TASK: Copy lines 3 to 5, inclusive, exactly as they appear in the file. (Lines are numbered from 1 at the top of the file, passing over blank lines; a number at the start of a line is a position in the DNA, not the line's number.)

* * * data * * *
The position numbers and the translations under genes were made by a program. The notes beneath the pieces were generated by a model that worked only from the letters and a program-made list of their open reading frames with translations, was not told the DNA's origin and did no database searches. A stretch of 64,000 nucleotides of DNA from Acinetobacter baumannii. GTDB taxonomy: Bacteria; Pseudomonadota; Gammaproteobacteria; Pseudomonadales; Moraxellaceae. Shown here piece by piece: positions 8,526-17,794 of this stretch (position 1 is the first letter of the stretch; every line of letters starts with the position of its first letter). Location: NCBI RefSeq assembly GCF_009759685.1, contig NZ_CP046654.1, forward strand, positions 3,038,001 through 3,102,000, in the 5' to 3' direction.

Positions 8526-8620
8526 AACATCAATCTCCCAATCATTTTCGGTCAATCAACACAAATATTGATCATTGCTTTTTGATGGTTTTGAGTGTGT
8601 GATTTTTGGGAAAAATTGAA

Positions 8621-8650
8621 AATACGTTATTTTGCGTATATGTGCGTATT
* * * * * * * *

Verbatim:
8526 AACATCAATCTCCCAATCATTTTCGGTCAATCAACACAAATATTGATCATTGCTTTTTGATGGTTTTGAGTGTGT
8601 GATTTTTGGGAAAAATTGAA

Positions 8621-8650